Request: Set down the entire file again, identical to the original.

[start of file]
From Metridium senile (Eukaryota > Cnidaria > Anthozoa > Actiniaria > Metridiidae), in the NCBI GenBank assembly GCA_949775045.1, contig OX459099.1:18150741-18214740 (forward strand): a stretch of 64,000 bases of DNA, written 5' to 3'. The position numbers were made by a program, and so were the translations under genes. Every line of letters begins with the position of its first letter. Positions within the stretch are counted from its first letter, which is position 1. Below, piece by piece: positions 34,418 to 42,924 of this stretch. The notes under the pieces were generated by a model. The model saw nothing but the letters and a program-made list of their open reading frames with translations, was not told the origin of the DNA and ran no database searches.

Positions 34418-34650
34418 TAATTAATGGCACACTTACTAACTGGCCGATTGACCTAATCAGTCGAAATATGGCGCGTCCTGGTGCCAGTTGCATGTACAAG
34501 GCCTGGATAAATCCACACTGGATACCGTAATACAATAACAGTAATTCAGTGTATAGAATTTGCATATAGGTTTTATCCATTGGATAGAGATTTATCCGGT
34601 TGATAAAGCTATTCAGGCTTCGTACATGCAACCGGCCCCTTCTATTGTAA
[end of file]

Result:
From Metridium senile (Eukaryota > Cnidaria > Anthozoa > Actiniaria > Metridiidae), in the NCBI GenBank assembly GCA_949775045.1, contig OX459099.1:18150741-18214740 (forward strand): a stretch of 64,000 bases of DNA, written 5' to 3'. The position numbers were made by a program, and so were the translations under genes. Every line of letters begins with the position of its first letter. Positions within the stretch are counted from its first letter, which is position 1. Below, piece by piece: positions 34,418 to 42,924 of this stretch. The notes under the pieces were generated by a model. The model saw nothing but the letters and a program-made list of their open reading frames with translations, was not told the origin of the DNA and ran no database searches.

Positions 34418-34650
34418 TAATTAATGGCACACTTACTAACTGGCCGATTGACCTAATCAGTCGAAATATGGCGCGTCCTGGTGCCAGTTGCATGTACAAG
34501 GCCTGGATAAATCCACACTGGATACCGTAATACAATAACAGTAATTCAGTGTATAGAATTTGCATATAGGTTTTATCCATTGGATAGAGATTTATCCGGT
34601 TGATAAAGCTATTCAGGCTTCGTACATGCAACCGGCCCCTTCTATTGTAA